Saturday, May 31, 2014

Book #48

I finished reading Scar Tissue by Anthony Kiedis earlier this month, and I'm just getting around to writing about it.  I like music.  I read memoirs.  I am intrigued by rock stars (sometimes).  So, this book has been on my "to read" list for years.  I finally got around to it.

The good:  Anthony Kiedis is brutally honest.  I don't think he went into this project worried about what others would think about him.  He told his story from his perspective with complete openness and honesty (so it seems; those close to him may feel differently).  I give him credit for that because often I wonder if a publicist is standing over the shoulder of some other memoirs' writers making sure the subject still is painted in a picture they choose.  Kiedis had an interesting upbringing, became the lead singer of an influential band, shared many relationships with others, and succumbed to the readily available drugs.  He shares these stories in detail. He is unapologetic.  He seems to come from the mindset "I am who I am.  Take it, or leave it."  I applaud his honesty.

The bad:  Kiedis openly shares in detail about the romantic relationships that played an important role in his life.  That's fine.  Integral to his story.  What I found to be "bad" was the AGE of some of his female partners.  For instance, in the 1980s, he was in a long-term relationship with the actress Ione Skye (best know for her role in "Say Anything").  He met Skye when she was 15, turning 16.  He was mid-twenties.  Nowadays, that's criminal activity.  He published a picture of her topless when she was 18 (okay, that's legal).  She's not the only one.  He dated and/or had sex with groupies that were younger, some at an age that made me extremely uncomfortable.  Laws have changed.  Some parts of society have changed.  I know it happens.  But, I'm just not cool with his unapologetic story about him hooking up with a 14 year old groupie. His current girlfriend is 20, and he's 52.  Hey, at least she's legal.  Again, I know it happens.  I'm not a prude.  I've read other memoirs with rock stars doing the same thing (Ted Nugent, Steve Tyler, etc.), but they seem to acknowledge that the young age of the female partner was not the greatest thing, but it was something done at the time.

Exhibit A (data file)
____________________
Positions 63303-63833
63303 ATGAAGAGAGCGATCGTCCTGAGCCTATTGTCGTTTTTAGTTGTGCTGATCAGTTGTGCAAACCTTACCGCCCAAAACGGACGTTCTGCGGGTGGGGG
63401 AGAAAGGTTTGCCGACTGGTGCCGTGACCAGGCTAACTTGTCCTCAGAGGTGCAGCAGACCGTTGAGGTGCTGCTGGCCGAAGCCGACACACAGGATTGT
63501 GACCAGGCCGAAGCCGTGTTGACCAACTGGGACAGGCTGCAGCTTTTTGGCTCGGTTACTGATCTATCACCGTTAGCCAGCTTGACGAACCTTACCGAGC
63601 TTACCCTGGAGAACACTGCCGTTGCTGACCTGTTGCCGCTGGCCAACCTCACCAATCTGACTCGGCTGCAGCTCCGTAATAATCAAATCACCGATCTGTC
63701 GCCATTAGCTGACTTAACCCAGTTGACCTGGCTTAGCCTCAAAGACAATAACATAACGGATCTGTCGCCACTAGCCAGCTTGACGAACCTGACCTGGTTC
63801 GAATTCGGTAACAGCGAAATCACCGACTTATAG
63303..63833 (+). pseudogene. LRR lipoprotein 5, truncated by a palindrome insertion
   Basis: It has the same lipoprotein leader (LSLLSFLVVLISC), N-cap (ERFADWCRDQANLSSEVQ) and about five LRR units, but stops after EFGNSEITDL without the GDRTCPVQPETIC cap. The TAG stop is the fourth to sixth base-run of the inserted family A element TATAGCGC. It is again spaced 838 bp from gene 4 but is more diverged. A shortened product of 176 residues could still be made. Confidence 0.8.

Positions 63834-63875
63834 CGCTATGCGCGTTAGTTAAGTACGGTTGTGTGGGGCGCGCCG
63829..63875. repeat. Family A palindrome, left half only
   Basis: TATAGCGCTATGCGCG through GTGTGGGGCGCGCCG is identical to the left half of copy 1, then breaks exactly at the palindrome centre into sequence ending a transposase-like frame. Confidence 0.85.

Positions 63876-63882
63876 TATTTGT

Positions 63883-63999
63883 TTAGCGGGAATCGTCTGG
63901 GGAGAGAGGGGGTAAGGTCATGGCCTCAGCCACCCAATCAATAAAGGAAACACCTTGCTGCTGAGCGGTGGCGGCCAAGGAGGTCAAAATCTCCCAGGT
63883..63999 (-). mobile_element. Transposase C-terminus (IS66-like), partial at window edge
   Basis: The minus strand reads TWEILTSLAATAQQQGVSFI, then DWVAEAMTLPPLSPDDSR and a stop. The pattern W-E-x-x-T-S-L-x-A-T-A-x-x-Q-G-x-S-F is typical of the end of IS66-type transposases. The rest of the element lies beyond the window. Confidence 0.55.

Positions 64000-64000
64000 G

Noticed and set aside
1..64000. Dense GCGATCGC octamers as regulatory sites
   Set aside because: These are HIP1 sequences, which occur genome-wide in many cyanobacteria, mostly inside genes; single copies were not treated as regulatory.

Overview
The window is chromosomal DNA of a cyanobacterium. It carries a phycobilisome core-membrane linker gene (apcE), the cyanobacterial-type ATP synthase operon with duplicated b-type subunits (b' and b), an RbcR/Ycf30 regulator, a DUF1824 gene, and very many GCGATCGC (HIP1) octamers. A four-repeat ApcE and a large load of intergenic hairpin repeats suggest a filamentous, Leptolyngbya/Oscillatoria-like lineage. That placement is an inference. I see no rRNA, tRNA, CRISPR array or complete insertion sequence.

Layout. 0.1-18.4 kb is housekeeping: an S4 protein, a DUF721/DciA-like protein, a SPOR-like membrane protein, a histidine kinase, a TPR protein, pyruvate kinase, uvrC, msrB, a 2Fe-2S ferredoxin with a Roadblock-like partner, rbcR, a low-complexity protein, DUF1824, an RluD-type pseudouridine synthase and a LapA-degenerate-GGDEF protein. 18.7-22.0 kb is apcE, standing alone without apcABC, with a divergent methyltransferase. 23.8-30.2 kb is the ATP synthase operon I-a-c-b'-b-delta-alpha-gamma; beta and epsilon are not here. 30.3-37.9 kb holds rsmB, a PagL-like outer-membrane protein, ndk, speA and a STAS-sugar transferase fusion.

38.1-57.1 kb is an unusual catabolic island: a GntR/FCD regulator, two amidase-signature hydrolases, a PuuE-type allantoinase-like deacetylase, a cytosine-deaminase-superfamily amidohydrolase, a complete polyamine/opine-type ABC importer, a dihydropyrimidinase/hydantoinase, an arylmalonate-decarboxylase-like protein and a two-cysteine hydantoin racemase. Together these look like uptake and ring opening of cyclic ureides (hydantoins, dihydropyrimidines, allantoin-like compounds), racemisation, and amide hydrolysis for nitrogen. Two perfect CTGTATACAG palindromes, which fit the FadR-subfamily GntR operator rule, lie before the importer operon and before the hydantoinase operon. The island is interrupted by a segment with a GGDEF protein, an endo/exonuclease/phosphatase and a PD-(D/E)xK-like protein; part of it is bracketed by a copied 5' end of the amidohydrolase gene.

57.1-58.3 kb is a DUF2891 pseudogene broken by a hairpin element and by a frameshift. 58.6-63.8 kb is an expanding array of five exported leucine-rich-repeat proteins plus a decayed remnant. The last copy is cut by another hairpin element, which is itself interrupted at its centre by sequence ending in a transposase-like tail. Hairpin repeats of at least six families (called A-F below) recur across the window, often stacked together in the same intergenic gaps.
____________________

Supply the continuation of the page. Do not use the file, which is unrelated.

Anthony Kiedis with Ione Skye
The ugly:  Although Kiedes is honest, yes.  He tells some nasty, dirty tales especially when he discusses his drug use, binges, rehab visits, relapses, overdoses, and the unsavory characters and circumstances surrounding this world.  He admits to his selfish behaviors.  But, what I found to be "ugly" is the fact that he seems to lack any introspection.  He tells the stories and experiences but tells us little about the effects he had on others and shows little to no remorse for this pattern of selfish behavior.  He comes off completely as a  self-absorbed, narcissistic, ego-maniac.  Actually, I think he is an ugly person.  Even after he got sober.  I still liked the book.  I like the Red Hot Chili Peppers.  I just don't have to like Anthony Kiedis.

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